Stories of Impact: Storytime Makes a Difference!

Today, instead of an advocacy tool box post, I’d like to share with you a letter one of my library’s storytime providers received from a grandmother who regularly brings her granddaughter to storytime. It’s a wonderful reminder that YES our storytimes work and YES the grown-ups are understanding the parent messages we’re sharing – and that our patrons are some of our BEST advocates. If you ever get a letter like this, be sure to share it with your supervisors and other higher-ups! They need to know (if they don’t already) that storytime makes a difference!


What we do makes a difference, friends, and here’s the proof! I couldn’t have said it better myself.


Shared with permission.


Thank You Letter


(In case the pdf won’t open, here’s the full text:)


Dear [librarian],


I just want to thank you for the wonderful story time sessions you provide on Wednesday mornings for the two to three year olds. It’s not an easy session to plan and/or to implement, but I have to say it is, as far as I’m concerned, a wonderfully valuable time for the children, parents and grandparents who attend. I’ve learned a lot about how young children learn, and I think I’ve finally got the “Hokey Pokey,” “Heads, Shoulders, Knees and Toes” and a few other songs under my belt. I’m a little tired of waking up in the middle of the night with these tunes/ear worms in my head, but [grandchild] and the other kids clearly enjoy them.


[Grandchild] is obviously not the best behaved participant, but that’s some of why I think the program you provide is so valuable. She is an only child and an only grandchild of five grandparents, who make quite a fuss about her. That’s both a plus and a minus, but the pluses of your program include the following benefits for her and the other kids:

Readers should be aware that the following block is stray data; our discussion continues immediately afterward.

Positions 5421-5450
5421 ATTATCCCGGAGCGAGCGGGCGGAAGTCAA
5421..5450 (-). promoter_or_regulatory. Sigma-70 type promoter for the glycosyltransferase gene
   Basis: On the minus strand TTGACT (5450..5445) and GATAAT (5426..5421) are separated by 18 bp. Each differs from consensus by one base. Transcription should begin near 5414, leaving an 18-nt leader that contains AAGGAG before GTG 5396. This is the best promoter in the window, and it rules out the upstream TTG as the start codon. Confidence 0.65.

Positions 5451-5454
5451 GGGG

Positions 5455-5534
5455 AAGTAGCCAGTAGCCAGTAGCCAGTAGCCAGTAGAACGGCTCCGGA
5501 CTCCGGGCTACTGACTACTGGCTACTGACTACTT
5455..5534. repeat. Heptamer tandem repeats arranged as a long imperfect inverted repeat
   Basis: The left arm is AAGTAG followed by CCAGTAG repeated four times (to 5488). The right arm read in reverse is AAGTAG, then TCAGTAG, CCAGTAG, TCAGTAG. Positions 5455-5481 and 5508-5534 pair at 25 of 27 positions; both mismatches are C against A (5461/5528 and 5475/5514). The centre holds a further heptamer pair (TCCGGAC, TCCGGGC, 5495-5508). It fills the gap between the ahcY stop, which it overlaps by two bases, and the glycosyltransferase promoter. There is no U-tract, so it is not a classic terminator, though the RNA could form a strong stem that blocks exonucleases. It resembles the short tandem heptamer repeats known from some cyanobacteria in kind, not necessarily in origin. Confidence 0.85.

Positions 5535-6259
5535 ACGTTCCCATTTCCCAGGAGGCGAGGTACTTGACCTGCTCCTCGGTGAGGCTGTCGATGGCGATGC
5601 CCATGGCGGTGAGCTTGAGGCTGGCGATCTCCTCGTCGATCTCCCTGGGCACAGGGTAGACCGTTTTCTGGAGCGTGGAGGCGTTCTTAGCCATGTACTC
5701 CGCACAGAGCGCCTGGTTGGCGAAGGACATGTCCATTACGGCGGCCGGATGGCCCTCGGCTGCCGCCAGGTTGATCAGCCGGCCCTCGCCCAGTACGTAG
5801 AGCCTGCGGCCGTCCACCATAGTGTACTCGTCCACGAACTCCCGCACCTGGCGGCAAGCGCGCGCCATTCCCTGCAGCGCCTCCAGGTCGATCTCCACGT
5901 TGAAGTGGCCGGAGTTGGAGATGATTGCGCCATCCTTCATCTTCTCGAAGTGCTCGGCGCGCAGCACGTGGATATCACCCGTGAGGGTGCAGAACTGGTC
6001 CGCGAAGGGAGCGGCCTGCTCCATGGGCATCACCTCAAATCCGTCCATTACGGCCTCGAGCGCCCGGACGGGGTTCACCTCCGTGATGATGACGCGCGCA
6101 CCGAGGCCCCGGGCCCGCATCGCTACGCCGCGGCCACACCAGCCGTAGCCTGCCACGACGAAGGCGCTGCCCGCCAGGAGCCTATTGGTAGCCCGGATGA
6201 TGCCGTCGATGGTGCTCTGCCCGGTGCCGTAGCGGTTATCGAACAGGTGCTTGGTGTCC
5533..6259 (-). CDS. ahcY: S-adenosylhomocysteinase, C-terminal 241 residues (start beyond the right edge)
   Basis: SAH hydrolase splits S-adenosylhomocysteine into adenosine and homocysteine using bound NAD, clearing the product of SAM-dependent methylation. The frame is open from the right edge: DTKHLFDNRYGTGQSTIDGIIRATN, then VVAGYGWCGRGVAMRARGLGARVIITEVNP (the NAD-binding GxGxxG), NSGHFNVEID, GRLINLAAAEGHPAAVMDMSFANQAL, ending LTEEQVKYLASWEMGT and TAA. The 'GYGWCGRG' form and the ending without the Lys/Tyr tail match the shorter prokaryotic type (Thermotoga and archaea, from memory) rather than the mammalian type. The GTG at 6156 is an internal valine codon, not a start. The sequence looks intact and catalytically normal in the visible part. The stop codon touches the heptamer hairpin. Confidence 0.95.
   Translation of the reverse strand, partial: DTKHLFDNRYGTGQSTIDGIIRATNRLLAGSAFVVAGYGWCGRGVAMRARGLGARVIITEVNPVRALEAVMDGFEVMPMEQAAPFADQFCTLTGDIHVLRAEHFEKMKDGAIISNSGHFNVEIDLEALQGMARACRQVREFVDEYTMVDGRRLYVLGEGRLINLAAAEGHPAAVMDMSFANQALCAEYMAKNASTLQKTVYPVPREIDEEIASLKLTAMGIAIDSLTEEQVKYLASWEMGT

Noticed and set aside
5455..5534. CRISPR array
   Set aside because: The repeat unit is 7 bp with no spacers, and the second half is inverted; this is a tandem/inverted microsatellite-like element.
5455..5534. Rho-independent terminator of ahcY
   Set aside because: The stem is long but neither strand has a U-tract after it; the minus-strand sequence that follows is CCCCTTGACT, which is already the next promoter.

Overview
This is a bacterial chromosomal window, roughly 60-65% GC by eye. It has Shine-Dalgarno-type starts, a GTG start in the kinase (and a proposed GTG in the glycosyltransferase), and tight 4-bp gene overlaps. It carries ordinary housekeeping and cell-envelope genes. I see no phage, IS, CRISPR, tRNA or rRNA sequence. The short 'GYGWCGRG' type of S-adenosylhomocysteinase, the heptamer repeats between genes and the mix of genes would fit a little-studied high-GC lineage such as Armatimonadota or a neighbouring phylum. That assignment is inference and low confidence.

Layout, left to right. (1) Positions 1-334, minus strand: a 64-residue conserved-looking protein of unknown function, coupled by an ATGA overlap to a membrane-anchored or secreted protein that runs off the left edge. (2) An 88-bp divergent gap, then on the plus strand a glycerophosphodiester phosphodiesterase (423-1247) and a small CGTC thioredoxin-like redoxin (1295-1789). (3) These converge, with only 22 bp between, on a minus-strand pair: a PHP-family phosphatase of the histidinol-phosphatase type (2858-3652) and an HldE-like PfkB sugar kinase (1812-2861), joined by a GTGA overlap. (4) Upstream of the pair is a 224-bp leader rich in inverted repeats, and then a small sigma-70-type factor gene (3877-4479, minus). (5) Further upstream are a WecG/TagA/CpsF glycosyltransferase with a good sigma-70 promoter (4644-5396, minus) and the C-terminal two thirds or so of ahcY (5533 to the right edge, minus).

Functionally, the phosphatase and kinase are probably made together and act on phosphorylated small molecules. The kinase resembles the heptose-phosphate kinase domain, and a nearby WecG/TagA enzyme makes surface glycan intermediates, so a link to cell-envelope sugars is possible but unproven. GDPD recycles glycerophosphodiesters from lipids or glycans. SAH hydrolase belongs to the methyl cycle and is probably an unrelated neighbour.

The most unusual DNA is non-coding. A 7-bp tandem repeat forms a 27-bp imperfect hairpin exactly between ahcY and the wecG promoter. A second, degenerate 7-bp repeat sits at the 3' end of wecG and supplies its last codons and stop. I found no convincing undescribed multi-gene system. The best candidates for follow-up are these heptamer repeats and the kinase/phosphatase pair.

• Learning to listen
  • Learning to follow directions
  • Experiencing the joy of controlled physical movement
  • Learning to share
  • Learning to interact with peers and adults appropriately
  • Learning to behave appropriately/respectfully
  • Building pre-reading skills
  • Getting a positive introduction to a library
  • Having a positive experience with an adult in a teacher role
  • Being exposed to stories that aren’t part of the home library


I also appreciate the short parenting lessons you present, so that we adults can better understand how to support the children under our care. When you say that “Research shows” I think you get everyone’s attention. Last week, for instance, you talked about the value of being present with our children when they are playing with apps. Even more to the point, you told us that these children benefit most from spontaneous play. I’m sure I’m not the only grandmother who tells my grandchild’s parents the pithy lessons you impart during these valuable sessions. So when you tell me these things, you should realize that the adults in attendance during one of your lessons might well be sharing the lessons with one or more other adults that are concerned with the development of the children in attendance. Thank you for what you do so well. The proof of the value of these sessions is in the number of children and caregivers who return week after week.




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